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Sports Medicine

, Volume 49, Issue 11, pp 1769–1786 | Cite as

Effectiveness of Education Interventions Designed to Improve Nutrition Knowledge in Athletes: A Systematic Review

  • Ryan TamEmail author
  • Kathryn L. Beck
  • Melinda M. Manore
  • Janelle Gifford
  • Victoria M. Flood
  • Helen O’Connor
Systematic Review

Abstract

Background

A range of nutrition education strategies are used to assist athletes to improve nutrition knowledge. Evaluation of nutrition education interventions guides the delivery of efficacious nutrition education for athletes.

Aim

Our aim was to systematically review sport/general nutrition education interventions delivered to athletes, and to evaluate their effectiveness.

Methods

A search was conducted using terms related to nutrition knowledge, athletes, education, and intervention. Included studies had to be conducted in athletes (all calibres), use a scored nutrition knowledge assessment tool, and measure knowledge before and after a nutrition education intervention. Peer-reviewed and unpublished theses were included.

Results

Thirty-two manuscripts (randomised controlled trial, n = 13; single-arm pre/post design, n = 19) met the inclusion criteria. Participants (n = 2180; mean age 17.4 ± 1.7 years) were mostly female (66.1%), university-level (56.3%) athletes based in the US (75%). Comparison of different education methods was limited since the majority of interventions (n = 28/36, 77.8%) used face-to-face education. Most intervention conditions (n = 19) had a total contact time of < 300 min (5 h). The majority of interventions (n = 30, 85.7%) reported significant knowledge improvement, with a mean increase of 16.1 ± 0.7% (mean effect size 1.72; range 0.4–17.1). Only 15.6% of studies used well-validated knowledge assessment tools (more than three types of validity or reliability testing).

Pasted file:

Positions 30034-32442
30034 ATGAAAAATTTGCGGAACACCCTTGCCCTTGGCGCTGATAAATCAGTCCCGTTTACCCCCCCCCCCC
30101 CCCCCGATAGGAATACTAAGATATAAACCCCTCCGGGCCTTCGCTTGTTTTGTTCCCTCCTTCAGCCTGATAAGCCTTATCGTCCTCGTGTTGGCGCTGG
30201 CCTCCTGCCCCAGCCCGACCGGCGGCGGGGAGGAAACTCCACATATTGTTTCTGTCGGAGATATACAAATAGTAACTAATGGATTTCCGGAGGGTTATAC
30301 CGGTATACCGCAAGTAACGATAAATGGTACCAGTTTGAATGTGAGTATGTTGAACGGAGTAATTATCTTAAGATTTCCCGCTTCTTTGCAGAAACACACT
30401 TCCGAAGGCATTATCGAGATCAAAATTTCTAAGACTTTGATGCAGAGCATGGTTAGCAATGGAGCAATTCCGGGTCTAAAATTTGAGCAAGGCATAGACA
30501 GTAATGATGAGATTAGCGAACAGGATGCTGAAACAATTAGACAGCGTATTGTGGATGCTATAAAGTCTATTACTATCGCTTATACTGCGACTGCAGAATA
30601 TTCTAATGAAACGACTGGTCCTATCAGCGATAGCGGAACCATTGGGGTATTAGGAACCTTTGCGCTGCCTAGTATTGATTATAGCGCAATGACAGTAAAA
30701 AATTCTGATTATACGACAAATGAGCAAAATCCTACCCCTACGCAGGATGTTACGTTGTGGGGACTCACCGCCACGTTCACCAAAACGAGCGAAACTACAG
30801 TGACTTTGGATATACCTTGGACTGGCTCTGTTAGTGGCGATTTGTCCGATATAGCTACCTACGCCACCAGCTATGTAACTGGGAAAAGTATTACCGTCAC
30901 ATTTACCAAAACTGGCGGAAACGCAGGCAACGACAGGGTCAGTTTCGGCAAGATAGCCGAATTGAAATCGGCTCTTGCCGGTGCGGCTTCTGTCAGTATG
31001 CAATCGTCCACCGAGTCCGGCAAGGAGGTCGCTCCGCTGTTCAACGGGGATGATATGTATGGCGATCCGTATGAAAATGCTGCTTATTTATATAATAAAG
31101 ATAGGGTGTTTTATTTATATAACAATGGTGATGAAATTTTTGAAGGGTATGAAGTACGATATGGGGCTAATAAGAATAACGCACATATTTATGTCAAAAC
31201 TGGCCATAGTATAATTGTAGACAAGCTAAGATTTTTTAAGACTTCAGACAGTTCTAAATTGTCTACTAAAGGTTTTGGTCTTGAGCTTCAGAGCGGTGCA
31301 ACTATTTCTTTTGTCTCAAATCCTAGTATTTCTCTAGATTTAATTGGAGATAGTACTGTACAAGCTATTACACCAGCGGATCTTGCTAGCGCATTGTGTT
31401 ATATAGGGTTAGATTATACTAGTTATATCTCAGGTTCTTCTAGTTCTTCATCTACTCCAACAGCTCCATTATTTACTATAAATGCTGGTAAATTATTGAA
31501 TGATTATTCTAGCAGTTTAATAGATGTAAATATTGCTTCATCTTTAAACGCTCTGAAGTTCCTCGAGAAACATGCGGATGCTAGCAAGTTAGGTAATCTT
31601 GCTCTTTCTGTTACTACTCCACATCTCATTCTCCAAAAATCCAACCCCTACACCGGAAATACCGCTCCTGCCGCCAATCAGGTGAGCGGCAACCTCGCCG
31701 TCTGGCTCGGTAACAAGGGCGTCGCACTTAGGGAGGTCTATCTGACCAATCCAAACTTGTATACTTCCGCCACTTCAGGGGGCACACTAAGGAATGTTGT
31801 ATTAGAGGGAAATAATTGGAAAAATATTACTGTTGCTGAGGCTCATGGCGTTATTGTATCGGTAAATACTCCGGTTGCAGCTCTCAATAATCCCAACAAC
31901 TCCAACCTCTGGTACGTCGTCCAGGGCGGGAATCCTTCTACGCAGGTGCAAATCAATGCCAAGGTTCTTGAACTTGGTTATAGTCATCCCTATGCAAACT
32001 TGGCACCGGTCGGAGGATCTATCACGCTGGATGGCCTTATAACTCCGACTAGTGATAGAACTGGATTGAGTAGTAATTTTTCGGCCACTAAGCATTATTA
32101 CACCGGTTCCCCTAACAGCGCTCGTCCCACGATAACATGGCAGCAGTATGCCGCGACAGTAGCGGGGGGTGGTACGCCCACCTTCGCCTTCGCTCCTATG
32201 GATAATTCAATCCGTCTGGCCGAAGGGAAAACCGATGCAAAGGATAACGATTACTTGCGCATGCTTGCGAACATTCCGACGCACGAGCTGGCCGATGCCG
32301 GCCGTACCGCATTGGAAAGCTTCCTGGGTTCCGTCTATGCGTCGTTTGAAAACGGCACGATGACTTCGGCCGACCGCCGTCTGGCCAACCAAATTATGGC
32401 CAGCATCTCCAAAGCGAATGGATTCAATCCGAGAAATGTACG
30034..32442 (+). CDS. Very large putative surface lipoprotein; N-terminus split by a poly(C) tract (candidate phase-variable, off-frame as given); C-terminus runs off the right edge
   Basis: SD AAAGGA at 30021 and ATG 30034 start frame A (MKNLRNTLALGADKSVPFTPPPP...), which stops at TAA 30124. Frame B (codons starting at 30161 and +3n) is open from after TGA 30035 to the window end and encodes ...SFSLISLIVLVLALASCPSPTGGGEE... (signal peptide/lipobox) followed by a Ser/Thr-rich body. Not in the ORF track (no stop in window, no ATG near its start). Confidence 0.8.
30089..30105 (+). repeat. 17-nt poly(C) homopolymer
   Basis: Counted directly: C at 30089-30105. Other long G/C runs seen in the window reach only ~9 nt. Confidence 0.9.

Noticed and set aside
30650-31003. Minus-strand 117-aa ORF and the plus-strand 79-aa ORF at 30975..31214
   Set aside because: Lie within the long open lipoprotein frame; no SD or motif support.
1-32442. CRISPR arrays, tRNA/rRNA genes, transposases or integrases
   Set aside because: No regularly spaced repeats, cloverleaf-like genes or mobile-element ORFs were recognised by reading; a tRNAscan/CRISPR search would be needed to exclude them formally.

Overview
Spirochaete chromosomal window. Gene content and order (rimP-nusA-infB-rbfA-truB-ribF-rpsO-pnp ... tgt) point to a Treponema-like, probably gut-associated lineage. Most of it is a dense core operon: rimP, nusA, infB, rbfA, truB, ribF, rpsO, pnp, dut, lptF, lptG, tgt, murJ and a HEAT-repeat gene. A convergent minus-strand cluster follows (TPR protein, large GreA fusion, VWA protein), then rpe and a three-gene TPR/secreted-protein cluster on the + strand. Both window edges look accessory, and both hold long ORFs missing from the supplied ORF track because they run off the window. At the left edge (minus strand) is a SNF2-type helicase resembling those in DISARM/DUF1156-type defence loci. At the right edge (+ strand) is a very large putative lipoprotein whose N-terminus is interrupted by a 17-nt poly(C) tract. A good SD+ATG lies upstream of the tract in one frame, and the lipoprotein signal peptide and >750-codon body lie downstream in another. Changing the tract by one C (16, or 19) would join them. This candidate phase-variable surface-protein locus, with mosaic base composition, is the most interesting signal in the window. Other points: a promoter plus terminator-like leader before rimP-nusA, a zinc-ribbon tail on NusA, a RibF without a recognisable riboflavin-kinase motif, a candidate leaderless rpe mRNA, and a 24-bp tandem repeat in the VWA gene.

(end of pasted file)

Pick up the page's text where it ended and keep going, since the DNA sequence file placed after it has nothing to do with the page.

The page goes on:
Conclusions

Most interventions reported a significant improvement in nutrition knowledge. Unfortunately, the wide range of knowledge assessment tools with limited validation, and the predominant use of face-to-face interventions, prohibits identification of the most effective modality and dose for nutrition education in athletes.

Notes

Acknowledgements

The authors would like to acknowledge the technical expertise of Ms. Kanchana Ekanayake who assisted with the search of relevant databases and retrieval of articles from The University of Sydney Health Sciences library.

Compliance with Ethical Standards

Funding

No sources of funding were used to assist in the preparation of this article.

Conflict of interest

Ryan Tam, Kathryn Beck, Melinda Manore, Janelle Gifford, Victoria Flood and Helen O’Connor declare that they have no conflicts of interest relevant to the content of this review.

Supplementary material

40279_2019_1157_MOESM1_ESM.pdf (332 kb)
Supplementary material 1 (PDF 331 kb)

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Copyright information

© Springer Nature Switzerland AG 2019

Authors and Affiliations

  1. 1.The University of Sydney, Faculty of Health SciencesLidcombeAustralia
  2. 2.The University of Sydney, Charles Perkins CentreCamperdownAustralia
  3. 3.School of Sport Exercise and NutritionMassey UniversityAucklandNew Zealand
  4. 4.School of Biological and Population SciencesOregon State UniversityCorvallisUSA
  5. 5.Western Sydney Local Health District, Westmead HospitalWestmeadAustralia

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